Sunday, May 29, 2016
Maps of the Week
I've been thinking a lot about the potential of Terrapattern this week. Terrapattern uses deep learning machine vision techniques to search for similar patterns in satellite imagery.
It is a technology which could truly revolutionize a number of fields. For example in archaeology aerial imagery of historical sites is often used to determine sub-surface features based upon features which can be seen on the ground - especially when viewed in detailed aerial imagery. If you fed in the satellite image of a round barrow into Terrapattern then it could identify other locations with similar features.
At the moment Terrapattern only works for Pittsburgh, San Francisco, New York and Detroit. However other cities are coming soon. The Terrapattern about page has examples of things that you might want to try searching for, such as baseball diamonds, airplanes or solar panels. Part of the fun of Terrapattern however is just clicking on the map to see how quickly it finds other similar looking locations.
That 'about' page also includes a lengthy 'How it Works' explanation of the neural network behind Terrapattern.
Blast Map is an interactive map showing underground nuclear tests carried out by countries across the globe since 1963. 1963 was the year the Partial Test Ban Treaty came into force, which prohibited all test detonations of nuclear weapons except underground. Using data from the Northern California Earthquake Data Center the map shows all seismic events which have been determined to be not geological in nature but were instead caused by either quarry blasting or nuclear testing.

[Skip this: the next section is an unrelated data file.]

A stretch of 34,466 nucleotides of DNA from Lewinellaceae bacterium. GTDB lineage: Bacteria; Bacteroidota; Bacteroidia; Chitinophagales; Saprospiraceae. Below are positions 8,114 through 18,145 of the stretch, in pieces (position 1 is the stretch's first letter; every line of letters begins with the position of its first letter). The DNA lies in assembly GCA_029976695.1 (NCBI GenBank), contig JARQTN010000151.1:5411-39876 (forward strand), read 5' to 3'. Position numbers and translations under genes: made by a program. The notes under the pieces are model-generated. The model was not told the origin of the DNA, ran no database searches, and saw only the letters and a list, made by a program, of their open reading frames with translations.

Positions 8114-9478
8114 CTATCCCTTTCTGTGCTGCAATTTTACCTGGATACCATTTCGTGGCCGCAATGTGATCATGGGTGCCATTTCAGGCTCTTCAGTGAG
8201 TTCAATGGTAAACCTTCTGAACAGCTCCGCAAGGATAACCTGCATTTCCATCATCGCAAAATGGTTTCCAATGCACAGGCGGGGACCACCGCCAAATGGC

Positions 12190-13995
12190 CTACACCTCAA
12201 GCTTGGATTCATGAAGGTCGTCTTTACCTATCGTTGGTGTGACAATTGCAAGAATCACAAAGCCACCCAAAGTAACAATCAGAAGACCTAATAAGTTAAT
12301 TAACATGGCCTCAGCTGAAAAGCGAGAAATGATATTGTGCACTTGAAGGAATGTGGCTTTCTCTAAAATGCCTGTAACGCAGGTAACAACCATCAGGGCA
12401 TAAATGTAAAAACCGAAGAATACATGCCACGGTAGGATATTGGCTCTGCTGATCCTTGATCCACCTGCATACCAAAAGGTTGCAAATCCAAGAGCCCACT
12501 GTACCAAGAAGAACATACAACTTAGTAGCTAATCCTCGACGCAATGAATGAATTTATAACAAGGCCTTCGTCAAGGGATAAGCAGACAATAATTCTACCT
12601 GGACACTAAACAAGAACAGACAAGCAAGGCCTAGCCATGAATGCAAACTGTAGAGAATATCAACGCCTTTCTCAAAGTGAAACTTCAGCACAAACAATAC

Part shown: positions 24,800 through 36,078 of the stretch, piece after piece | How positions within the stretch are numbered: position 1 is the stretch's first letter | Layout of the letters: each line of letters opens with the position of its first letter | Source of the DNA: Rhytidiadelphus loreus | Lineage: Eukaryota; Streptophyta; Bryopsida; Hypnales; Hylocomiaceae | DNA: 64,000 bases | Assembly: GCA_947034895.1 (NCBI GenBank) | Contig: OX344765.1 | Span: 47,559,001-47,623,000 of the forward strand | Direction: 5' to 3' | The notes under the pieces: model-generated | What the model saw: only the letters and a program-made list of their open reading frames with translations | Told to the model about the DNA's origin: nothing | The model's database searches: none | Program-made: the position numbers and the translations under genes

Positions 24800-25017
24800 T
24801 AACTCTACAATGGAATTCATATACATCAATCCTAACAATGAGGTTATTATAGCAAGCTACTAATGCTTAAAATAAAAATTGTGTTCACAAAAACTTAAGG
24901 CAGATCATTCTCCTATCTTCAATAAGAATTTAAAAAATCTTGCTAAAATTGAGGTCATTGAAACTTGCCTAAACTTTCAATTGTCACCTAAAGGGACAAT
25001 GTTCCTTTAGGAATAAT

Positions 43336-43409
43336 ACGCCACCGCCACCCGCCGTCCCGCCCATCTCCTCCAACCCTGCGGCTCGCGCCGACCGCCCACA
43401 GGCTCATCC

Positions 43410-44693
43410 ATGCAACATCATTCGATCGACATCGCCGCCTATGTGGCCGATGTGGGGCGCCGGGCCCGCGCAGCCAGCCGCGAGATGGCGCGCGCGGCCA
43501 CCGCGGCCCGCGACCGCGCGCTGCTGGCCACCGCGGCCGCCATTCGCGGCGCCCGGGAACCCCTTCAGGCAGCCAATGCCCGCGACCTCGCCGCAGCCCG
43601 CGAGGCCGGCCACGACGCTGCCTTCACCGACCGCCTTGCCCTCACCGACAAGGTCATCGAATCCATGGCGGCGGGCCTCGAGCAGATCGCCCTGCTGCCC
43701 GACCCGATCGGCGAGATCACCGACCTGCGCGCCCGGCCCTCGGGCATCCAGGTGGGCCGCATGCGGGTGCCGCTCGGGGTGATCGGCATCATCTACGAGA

Blast Map shows the location of these quarry blasts and nuclear test sites around the world. The chart beneath the map shows the magnitude and date of each of the blasts. The chart and map are synchronized together so that the chart automatically updates to reflect the data in the current map view. You can also use the chart to refine the data shown on the map by range of magnitude and date.
The map sidebar provides links to significant nuclear testing events. For example, if you click on the 'Soviet Nuclear Archipelago' link you can view a map and chart view of soviet nuclear testing from 1964-1991. You can read a little more about the significance of these highlighted testing events and how the map was made on this Adventures in Mapping blog post.
Mark Evans has used the Google Maps API to create a hypnotic visualization of commuting flows, showing the distances and 'journeys' that American's make to and from work.
Using the ACS Commute Map you can zoom in on any U.S. county and view an animated map showing where people live and work. The maps don't show the actual journeys that commuters make but do give a great sense of how town and city centers suck in commuters from surrounding suburbs.
The data for the maps comes from the American Community Survey. You can learn more about how the map was made from this data on Mark's blog post ACS Commuter Data Visualizations. Mark's ACS Commute Map was originally inspired by Alasdair Rae's mapped visualizations of commuting in the Bay Area.